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Anti-piracy bill will combat maritime crime as sector creates 7,000 jobs

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[Dakuku Peterside, NIMASA Boss

• MWUN threatens to shut seaports over unpaid wages by IOCs
• Completion of $99m Ibadan dry port sacrosanct, says NSC boss

Director General of the Nigerian Maritime Administration and Safety Agency (NIMASA), Dakuku Peterside, has said the agency was taking strategic steps to deal with maritime piracy.

He disclosed that the anti-piracy bill, sponsored by NIMASA, has been passed by the National Assembly and as soon as it is signed into law, it would help tame piracy in and open up more opportunities in the sector.

Dakuku stated this yesterday in Lagos while speaking with journalists on the activities of the agency to ensure a safe and secure environment and promote participation in maritime business.

He said: “The maritime crime has been challenging, not only to us as a nation but also the entire Gulf of Guinea. To achieve a safe and secure maritime environment that will guarantee the realisation of the president’s agenda, the world would be coming to Nigeria in October to brainstorm on ways of collectively tackle the menace of maritime insecurity.

“This is with a view to advancing the growth and development of the sector to the benefit of the country and Africa at large, with NIMASA championing the initiative.”

He also disclosed that over 7,000 jobs have been created in the maritime sector in the last six months through the New Cabotage Compliance Strategy.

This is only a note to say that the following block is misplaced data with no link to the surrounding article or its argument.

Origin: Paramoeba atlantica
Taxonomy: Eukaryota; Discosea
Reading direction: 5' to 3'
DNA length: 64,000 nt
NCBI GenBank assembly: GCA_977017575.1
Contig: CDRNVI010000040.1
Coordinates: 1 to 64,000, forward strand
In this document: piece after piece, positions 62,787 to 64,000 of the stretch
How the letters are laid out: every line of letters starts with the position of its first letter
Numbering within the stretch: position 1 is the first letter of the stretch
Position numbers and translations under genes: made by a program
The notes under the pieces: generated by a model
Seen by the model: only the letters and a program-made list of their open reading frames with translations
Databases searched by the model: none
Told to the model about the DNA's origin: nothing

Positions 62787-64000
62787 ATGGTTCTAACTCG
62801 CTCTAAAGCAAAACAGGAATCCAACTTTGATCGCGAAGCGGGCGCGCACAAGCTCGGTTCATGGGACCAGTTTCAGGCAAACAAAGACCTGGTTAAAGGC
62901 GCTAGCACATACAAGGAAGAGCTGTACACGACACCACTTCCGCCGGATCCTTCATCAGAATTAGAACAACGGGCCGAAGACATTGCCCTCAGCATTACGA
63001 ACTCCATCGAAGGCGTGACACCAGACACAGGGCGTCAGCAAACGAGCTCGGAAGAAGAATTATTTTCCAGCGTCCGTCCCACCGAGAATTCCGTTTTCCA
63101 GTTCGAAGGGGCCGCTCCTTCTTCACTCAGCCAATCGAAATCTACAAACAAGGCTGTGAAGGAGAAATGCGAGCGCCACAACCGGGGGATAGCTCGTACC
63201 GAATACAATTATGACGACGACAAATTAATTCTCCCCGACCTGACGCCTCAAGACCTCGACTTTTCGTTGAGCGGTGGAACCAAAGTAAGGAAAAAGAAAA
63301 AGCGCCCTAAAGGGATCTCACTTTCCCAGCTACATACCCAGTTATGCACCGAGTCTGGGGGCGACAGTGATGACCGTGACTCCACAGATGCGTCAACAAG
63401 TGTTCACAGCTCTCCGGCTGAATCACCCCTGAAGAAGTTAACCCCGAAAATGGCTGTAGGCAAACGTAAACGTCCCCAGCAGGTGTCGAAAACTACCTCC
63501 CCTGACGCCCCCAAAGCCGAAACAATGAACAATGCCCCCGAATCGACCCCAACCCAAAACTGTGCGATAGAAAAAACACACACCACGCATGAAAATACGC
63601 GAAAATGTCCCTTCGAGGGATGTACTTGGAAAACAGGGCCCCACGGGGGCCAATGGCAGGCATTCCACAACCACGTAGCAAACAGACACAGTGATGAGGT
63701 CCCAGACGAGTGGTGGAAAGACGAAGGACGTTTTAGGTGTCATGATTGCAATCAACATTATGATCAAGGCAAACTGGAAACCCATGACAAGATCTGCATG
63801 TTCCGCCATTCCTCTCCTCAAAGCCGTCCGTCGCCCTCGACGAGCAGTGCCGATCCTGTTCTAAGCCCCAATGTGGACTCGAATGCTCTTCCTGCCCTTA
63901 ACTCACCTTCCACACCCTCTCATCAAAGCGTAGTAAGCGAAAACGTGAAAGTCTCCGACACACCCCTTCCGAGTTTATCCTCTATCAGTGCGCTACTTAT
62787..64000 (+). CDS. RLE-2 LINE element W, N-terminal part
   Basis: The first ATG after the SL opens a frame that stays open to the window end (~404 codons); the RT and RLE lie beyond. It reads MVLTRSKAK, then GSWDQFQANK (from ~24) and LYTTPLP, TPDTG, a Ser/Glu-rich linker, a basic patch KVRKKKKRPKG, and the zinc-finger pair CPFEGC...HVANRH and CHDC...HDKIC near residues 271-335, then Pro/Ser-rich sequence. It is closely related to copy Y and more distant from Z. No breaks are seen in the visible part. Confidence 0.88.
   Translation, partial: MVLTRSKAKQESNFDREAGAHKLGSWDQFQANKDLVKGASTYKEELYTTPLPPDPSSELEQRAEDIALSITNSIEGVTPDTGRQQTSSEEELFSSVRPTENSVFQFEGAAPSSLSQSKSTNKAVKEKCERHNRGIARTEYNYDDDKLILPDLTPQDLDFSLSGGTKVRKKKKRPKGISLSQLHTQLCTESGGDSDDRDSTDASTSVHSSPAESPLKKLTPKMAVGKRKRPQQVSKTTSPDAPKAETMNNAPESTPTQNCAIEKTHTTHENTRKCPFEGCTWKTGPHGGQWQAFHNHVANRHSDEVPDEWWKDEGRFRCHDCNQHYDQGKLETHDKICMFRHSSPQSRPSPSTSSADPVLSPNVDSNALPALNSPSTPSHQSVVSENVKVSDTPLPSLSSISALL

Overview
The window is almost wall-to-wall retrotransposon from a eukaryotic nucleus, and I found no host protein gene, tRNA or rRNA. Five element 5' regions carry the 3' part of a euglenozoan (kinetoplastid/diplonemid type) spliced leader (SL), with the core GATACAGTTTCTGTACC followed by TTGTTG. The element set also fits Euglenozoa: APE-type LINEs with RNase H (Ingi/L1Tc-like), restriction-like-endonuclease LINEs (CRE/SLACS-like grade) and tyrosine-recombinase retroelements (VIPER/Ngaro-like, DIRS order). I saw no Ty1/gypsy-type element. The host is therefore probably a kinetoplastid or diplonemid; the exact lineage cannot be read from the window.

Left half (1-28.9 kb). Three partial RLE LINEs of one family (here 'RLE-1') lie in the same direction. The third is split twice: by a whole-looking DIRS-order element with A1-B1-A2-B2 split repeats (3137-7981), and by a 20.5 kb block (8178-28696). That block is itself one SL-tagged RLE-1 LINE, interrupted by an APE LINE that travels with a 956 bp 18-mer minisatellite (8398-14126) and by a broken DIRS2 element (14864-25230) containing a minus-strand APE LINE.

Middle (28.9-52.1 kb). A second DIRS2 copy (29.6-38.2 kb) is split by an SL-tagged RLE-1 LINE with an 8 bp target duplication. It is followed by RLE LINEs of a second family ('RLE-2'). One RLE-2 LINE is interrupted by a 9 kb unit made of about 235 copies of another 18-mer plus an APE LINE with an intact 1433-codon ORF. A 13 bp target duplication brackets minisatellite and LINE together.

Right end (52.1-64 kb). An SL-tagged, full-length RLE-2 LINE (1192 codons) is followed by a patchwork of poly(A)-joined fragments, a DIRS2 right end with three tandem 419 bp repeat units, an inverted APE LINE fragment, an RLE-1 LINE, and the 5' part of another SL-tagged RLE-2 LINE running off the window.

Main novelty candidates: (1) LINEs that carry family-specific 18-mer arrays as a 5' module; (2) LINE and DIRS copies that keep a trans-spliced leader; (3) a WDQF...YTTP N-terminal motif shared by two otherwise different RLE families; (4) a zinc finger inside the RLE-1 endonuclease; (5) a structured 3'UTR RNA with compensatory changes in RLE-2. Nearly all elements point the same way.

Peterside, who noted that jobs creation was in line with President Muhammadu Buhari’s vision, said the industry was ready to do more, as there are vast opportunities in maritime business.

Besides, the Maritime Workers Union of Nigeria (MWUN) has vowed to shut down the nation’s seaports over unpaid wages by International Oil Companies (IOCs).

It issued a 14-day ultimatum to the Federal Government with a view to compelling the IOCs to pay all outstanding bills to dockworkers for over a year.

President and Secretary General of MWUN, Adewale Adeyanju and Felix Akingboye, asked the Federal Ministry of Transportation to prevail on managements of the IOCs to pay all outstanding bills to its members within the next 14 days.

They cautioned that failure to meet their demands would lead to withdrawal of their services, as they would shut down operations in all the nation’s seaports.

Adeyanju said they could no longer continue to watch their members die prematurely due to the IOCs’ continued defiance.

Meanwhile, Executive Secretary and Chief Executive Officer of the Nigeria Shippers Council (NSC), Hassan Bello, has disclosed that the deadline for the completion of Ibadan dry port project remains sacrosanct, adding that the Oyo State government was aligning with speedy completion of the project.

Bello disclosed this yesterday in Ibadan, after a meeting with the Oyo State Governor, Seyi Makinde, with a view to completing the Ibadan dry port project.

NSC boss noted that the purpose of their meeting with the Oyo State government was to officially brief the state government on the milestone achievement concerning the completion of the $99 million US dollars Ibadan dry port project.

Also speaking after the meeting, Director General of the Infrastructure Concession Regulatory Commission, Chidi Izuwah, said the dry port will create more jobs when private partnership come in after its completion.


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